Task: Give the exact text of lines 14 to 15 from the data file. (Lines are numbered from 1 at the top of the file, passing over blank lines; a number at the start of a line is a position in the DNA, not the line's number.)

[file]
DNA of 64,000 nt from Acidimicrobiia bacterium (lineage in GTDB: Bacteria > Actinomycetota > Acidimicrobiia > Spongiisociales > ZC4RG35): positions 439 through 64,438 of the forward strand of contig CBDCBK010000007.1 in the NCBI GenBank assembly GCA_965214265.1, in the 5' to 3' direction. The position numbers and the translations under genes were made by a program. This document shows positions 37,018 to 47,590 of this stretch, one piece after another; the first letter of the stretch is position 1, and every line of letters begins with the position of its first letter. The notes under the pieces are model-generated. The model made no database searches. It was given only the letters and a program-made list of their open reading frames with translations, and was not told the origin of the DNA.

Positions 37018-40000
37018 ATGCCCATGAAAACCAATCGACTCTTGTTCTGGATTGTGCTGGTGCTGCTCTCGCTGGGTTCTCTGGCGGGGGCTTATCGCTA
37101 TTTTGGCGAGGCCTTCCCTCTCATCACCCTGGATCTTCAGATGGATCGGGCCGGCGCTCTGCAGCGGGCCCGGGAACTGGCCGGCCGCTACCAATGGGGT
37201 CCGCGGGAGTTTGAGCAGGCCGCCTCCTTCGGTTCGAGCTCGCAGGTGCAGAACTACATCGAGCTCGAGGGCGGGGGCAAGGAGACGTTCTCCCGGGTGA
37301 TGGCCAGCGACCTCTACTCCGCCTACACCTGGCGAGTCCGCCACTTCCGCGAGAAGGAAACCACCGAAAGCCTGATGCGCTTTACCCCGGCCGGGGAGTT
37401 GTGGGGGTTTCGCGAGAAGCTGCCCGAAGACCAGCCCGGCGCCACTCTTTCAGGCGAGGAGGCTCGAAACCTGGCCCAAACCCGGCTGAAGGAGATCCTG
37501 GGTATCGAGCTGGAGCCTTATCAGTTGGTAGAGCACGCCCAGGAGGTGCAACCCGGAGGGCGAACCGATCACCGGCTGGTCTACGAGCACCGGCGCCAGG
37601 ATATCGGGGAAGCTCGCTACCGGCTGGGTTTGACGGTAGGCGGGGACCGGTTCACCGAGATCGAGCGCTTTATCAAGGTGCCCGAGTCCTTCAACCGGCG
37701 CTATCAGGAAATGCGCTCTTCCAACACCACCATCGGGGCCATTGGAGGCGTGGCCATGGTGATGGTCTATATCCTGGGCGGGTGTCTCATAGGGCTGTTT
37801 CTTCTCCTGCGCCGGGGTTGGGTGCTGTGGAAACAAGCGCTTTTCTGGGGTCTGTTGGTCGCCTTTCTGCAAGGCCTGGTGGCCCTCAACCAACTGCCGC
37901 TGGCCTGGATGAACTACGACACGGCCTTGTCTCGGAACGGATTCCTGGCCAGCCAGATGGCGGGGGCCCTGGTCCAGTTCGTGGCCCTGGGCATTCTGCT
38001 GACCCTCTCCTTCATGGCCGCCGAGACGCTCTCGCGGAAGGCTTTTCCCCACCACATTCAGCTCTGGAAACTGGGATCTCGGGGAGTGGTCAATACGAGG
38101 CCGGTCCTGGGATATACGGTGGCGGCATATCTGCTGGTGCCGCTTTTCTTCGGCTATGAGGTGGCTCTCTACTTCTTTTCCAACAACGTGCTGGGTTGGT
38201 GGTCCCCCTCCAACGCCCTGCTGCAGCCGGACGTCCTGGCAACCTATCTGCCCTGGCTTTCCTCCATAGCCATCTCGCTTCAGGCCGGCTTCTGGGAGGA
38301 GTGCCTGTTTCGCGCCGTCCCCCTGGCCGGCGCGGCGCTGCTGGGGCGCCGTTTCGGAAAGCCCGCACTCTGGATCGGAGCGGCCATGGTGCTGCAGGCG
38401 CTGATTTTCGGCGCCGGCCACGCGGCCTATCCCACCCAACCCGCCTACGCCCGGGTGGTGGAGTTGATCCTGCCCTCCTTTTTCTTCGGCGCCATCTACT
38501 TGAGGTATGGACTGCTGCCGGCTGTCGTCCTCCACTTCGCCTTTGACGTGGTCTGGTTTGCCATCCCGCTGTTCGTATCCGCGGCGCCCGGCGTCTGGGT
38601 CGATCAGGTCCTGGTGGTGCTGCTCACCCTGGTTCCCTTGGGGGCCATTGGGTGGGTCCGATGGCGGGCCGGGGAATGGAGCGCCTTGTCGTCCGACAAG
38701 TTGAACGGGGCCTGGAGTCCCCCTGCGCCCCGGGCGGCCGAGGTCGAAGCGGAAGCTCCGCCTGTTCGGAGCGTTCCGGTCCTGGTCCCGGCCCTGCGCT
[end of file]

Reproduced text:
38101 CCGGTCCTGGGATATACGGTGGCGGCATATCTGCTGGTGCCGCTTTTCTTCGGCTATGAGGTGGCTCTCTACTTCTTTTCCAACAACGTGCTGGGTTGGT
38201 GGTCCCCCTCCAACGCCCTGCTGCAGCCGGACGTCCTGGCAACCTATCTGCCCTGGCTTTCCTCCATAGCCATCTCGCTTCAGGCCGGCTTCTGGGAGGA